Since there is no evidence that intellectual monopoly achieves the desired purpose of increasing innovation and creation, it has no benefits. So there is no need for society to balance the benefits against the costs. This leads us to our final conclusion: intellectual property is an unnecessary evil.–link

FILED UNDER: Congress, Economics and Business, Science & Technology, US Politics, , , ,
Steve Verdon
About Steve Verdon
Steve has a B.A. in Economics from the University of California, Los Angeles and attended graduate school at The George Washington University, leaving school shortly before staring work on his dissertation when his first child was born. He works in the energy industry and prior to that worked at the Bureau of Labor Statistics in the Division of Price Index and Number Research. He joined the staff at OTB in November 2004.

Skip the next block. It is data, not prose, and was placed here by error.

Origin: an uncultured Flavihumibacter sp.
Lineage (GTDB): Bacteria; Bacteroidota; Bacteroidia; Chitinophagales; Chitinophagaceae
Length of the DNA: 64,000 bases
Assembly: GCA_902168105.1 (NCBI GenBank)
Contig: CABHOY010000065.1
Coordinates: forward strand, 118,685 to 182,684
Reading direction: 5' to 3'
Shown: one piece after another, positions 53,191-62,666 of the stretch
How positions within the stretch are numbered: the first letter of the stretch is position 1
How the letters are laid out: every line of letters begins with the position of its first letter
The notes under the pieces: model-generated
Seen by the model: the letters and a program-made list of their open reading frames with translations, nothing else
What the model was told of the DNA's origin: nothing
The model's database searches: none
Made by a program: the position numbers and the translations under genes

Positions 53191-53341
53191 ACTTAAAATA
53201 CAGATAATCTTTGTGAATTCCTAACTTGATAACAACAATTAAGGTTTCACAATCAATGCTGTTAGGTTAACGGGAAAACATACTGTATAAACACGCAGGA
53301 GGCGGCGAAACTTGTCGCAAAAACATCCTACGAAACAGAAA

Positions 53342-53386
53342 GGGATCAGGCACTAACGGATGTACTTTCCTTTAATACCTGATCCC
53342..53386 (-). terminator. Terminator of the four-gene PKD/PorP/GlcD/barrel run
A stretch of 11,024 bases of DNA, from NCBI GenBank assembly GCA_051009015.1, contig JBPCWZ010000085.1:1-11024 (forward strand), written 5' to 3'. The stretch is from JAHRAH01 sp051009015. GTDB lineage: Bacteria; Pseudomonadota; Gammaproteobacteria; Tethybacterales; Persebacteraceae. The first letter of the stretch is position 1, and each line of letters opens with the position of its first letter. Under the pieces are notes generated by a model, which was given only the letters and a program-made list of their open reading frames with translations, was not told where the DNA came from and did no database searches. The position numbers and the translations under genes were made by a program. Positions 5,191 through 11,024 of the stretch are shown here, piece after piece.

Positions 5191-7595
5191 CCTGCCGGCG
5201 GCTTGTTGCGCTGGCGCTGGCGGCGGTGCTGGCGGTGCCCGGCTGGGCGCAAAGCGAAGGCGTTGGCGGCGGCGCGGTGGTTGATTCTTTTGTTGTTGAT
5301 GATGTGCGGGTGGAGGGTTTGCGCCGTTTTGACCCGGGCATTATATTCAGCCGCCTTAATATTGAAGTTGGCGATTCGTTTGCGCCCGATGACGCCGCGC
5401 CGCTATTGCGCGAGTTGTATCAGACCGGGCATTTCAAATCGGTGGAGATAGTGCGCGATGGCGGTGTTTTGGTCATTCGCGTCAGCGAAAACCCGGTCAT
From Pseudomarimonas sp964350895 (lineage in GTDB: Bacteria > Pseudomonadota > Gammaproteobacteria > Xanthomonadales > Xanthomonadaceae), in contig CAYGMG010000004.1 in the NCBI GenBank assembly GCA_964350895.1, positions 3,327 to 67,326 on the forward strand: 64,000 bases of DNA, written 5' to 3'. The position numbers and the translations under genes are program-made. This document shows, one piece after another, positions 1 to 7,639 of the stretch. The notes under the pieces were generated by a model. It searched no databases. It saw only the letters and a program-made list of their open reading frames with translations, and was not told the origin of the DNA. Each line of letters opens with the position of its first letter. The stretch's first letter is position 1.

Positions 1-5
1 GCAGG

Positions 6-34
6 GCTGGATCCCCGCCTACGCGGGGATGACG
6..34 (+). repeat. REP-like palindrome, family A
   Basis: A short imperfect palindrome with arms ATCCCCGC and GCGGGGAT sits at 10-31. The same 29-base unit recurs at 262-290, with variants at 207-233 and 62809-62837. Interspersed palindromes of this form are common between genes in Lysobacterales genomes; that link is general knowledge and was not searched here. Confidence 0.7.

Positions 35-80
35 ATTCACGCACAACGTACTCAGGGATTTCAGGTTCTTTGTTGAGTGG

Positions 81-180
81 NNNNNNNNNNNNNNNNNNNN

1. I have over two dozen patents as either sole inventor or co-inventor. I have been through this rodeo a few times. I recently enabled a company to get a patent that had been pending for five years. When we finally go through, I found that of the 300+ patents that patent examiner had worked on in his career, that was only the third patent he had granted. And even with that granted patent, companies with several orders of magnitude more resources see the profit potential and seem to be maneuvering to violate it. And it isn’t clear that we would have enough resources to fight them off, so we may end up having to ‘liquidate’ the company by selling it to patent lawyers who specialize in suing large corporations.